Best Video Opens Up The Mic

by Karen Ponzio | Sep 15, 2017 7:10 am

It was Peter Lehndorff’s first set at Best Video’s new Second Wednesday Open Mic.

“It’s my first time here, and I live in Hamden. And it’s my first time in Hamden,” he said.

Some confusion spread out through the audience before Lehndorff reported that he was from a town called Hampden in Massachusetts. The crowd of performers and patrons responded with laughter and welcomed their new “neighbor” — one example of the congenial tone and community fostered at the beloved video store turned cultural center on Wednesday evening.

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“I Am Shakespeare” Hits The Screen —  And Some Tough Questions

by Brian Slattery | Aug 8, 2017 10:25 am | Comments (1)

Brian Slattery PhotoElm Shakespeare Company Producing Director Rebecca Goodheart stood in front of a crowd of about 30 at Highville Charter School on Monday night to talk about her sobering takeaway from Stephen Dest’s film I Am Shakespeare, which tells the story of Henry Green.

In Green’s case, Goodheart said, “it was not enough” that the Newhallville-born Green had played Tybalt in Elm Shakespeare’s 2009 production of Romeo and Juliet. His exposure to the arts had given him an outlet for his talent and the forging of a possible path to college. He had ended up gangbanging anyway, and very nearly died as a result. “As someone who has built my life on the premise” that art education matters, Goodheart said, “I have to say it’s really troubling. How do we do more? How do we do it better?”

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Cinema Gets Strange At Lyric Hall

by Karen Ponzio | Jun 19, 2017 11:23 am

Karen Ponzio photoAlex Dakoulas, owner of Strange Ways in Westville, had been enjoying the weekly underground movies being shown at Lyric Hall on Whalley Avenue, down the street from his own shop every Tuesday. Coincidentally, Dakoulas had begun holding Flair Fair, a market for vendors of pins, patches, and other wearable art, in Lyric Hall.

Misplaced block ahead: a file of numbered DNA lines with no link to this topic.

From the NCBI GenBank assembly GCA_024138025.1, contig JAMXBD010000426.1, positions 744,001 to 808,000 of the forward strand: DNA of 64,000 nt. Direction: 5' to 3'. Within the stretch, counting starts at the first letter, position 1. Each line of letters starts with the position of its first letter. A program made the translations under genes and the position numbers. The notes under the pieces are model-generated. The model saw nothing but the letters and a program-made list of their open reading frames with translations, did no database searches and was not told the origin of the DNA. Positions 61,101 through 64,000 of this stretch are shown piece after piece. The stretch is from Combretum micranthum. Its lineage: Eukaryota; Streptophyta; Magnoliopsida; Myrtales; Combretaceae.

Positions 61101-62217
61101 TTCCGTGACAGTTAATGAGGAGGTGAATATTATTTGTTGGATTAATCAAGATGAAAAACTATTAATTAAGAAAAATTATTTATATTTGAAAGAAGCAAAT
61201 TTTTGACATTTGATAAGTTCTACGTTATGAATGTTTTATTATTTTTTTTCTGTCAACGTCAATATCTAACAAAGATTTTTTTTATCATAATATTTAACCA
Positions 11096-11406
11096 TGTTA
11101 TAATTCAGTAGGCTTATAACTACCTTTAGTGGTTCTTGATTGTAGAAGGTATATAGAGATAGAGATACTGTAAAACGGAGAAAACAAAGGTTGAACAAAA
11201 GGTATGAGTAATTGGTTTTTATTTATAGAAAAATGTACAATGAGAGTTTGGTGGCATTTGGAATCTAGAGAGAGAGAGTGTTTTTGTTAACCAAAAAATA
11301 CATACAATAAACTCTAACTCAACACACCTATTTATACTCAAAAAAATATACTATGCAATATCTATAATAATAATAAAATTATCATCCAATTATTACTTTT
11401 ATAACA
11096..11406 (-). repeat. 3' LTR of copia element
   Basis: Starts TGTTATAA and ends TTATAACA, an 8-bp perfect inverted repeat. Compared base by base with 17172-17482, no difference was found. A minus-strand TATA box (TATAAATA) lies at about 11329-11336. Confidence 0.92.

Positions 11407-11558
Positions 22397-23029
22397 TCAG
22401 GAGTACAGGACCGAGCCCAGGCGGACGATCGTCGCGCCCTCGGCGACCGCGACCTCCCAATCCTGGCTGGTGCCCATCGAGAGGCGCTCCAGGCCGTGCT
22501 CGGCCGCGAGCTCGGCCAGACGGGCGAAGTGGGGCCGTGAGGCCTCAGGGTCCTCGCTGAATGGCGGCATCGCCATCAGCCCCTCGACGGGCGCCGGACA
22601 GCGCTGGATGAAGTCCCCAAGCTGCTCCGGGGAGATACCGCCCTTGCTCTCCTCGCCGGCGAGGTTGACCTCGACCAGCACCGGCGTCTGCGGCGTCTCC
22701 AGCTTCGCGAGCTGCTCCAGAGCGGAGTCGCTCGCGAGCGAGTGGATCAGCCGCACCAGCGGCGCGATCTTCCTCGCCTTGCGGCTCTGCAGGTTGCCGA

So he approached Joe Fay, the curator of Lyric Hall’s film series, with the hope that they could “combine our powers” and “get people together for a unique event” — to not only shop, but to also see, as Fay put it, “slightly offbeat films.”

Thus, Strange Cinema was born.

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Film Festival Brings It All Back Home

by Karen Ponzio | Jun 8, 2017 11:06 am

Karen Ponzio PhotoIn the film 65 Revisited by D.A. Pennebaker — which screened at Cafe Nine Tuesday night as part of the New Haven Documentary Film Festival — a few of Dylan’s fans are seen talking to him. They get a bit tongue-tied. They even fall silent for a moment.

“I don’t know what to say,” one of them finally says.

“I don’t know what to say either,” Dylan responds.

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Film Spotlights Groundbreaking Landscape Architect

by David Sepulveda | Jun 5, 2017 6:41 am

North Haven-based filmmaker Karyl Evans, who last year collected a 6th Emmy Award for Outstanding Director for her documentary Letter from Italy, 1944: A New American Oratorio, will screen her latest documentary film, The Life and Gardens of Beatrix Farrand, at the New Haven Documentary Film Festival at Yale on Monday, June 5 at 6:30 p.m. at the Whitney Humanities Center in New Haven.

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“I Am Shakespeare” Reveals A Man In Two Shots

by Thomas Breen | Jun 2, 2017 11:11 am

Stephen Dest’s new documentary I Am Shakespeare: The Henry Green Story is a reminder that the full history and power of cinema, a 120-year-old art form uniquely equipped to inspire empathy among strangers, can be distilled into two basic camera shots: the frontal close-up and the three-quarter profile. One angle to show us who we’re looking at, the other to show us who we are.

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